For Those Who Like Their Lugers Long: The Lange Pistole 1908
While the Luger P08 was a sought-after souvenir for returning GIs in both World Wars, the rarely encountered long-barreled model was especially prized.
We've seen hundreds of Lugers come through the Guns.com Vault in the past few years, ranging from Swiss-made guns to American Eagles, Black Widows, and 1980s commemoratives, but the "Artillery Luger" is more of a unicorn.
Officially dubbed the Lange Pistole 1908, or LP.08, while the rest of the Imperial German Army was using the regular P08, it was decided the cannon cockers of the field and fortress artillery, in 1913, were to be issued a lengthened (lange= long) version with a 7.87-inch barrel and a graduated tangent leaf rear sight marked to a wildly optimistic 800m. The LP.08 would take the place of both the short carbine and the revolver for the artillery, making it something of a Ragtime-era PDW.
Put into production in mid-1913, the Royal Prussian rifle factory at Erfurt produced the LP08 for 1914 only while DWM (Deutsche Waffen- und Munitionsfabriken), the commercial maker of the Luger, by far delivered the most, keeping the gun in production until 1918 with the end of the Great War. The gun was typically supplied with a wooden shoulder stock that slid into a locking lug in the heel of the grip, like the C96 "Broomhandle" Mauser and the early Browning Hi-Power.
Besides the standard capacity magazine, late in the war, a special 32-round snail drum magazine was often issued alongside LP.08s, while the same magazine was used by the Bergmann submachine-gun in 1918, especially in the hands of trench-raiding German Sturmtruppen in the final offensives of the conflict.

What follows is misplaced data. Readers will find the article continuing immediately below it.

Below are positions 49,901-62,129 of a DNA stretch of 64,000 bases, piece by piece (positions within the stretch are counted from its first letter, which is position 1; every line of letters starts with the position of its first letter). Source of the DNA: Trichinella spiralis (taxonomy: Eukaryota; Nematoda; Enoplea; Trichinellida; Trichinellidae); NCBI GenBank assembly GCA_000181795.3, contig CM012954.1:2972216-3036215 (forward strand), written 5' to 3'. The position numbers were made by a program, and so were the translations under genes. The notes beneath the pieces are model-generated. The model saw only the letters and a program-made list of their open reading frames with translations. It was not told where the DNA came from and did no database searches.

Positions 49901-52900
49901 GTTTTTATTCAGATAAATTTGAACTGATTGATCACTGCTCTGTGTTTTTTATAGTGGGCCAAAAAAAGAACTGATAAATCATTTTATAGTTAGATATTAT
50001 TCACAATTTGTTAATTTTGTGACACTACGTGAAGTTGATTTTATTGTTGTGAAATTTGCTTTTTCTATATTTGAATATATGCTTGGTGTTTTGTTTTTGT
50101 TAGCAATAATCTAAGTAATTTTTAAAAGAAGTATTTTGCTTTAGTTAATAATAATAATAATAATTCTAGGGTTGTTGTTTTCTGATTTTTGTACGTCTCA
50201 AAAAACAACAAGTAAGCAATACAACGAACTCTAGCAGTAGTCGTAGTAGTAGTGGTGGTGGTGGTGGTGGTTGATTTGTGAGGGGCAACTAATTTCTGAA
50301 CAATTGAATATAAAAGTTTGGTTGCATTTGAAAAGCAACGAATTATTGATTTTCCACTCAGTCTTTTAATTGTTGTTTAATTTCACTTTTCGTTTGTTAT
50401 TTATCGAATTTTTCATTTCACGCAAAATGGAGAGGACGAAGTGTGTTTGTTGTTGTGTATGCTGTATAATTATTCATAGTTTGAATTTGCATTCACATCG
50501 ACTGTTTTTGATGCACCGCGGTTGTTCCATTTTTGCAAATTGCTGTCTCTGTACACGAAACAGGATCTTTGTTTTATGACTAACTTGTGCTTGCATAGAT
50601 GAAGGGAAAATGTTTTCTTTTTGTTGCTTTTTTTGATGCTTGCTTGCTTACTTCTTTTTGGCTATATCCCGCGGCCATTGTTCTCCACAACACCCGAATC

These guns were sought-after by the Doughboys who encountered them.
While a lot of LP.08s were made in the Great War-- some reports say 180,000, some 205,000-- stockpiles of these guns were impounded and destroyed during the Allied occupation, as the guns were considered especially bannable. Compare this number to the standard 4-inch 9mm P.08 military variant by DWM and Erfurt, who made over one million of the guns, which did not have such a warrant out for their demise.
While the standard P.08 was allowed to remain in some limited production for commercial sales in the 1920s, the Inter-Allied Commission or IMKK restricted barrel length to 4-inches, ending the reign of the Lange.
This has not stopped the gun's popularity, and they continued to show up in unusual places.
With two inches more panache than the German Naval Luger and twice the length of the standard P.08, the Artillery Luger has appeared in more than 40 films over the years, including The Guns of Navarone, The Land That Time Forgot, Layer Cake, Warhorse, and King Kong.
A closer look
This circa 1917 DWM model in the Guns.com Warehouse, SN 8749 has the full serial number on side of the receiver and the underside of the barrel while the abbreviated "49" is on the side of the side plate, the takedown lever, the sight body and leaf, the toggle, and the toggle link.
If you like interesting finds such as this fine period firearm, be sure to check out our Collector's Corner and Military Classics selections to put a piece of history in your own museum.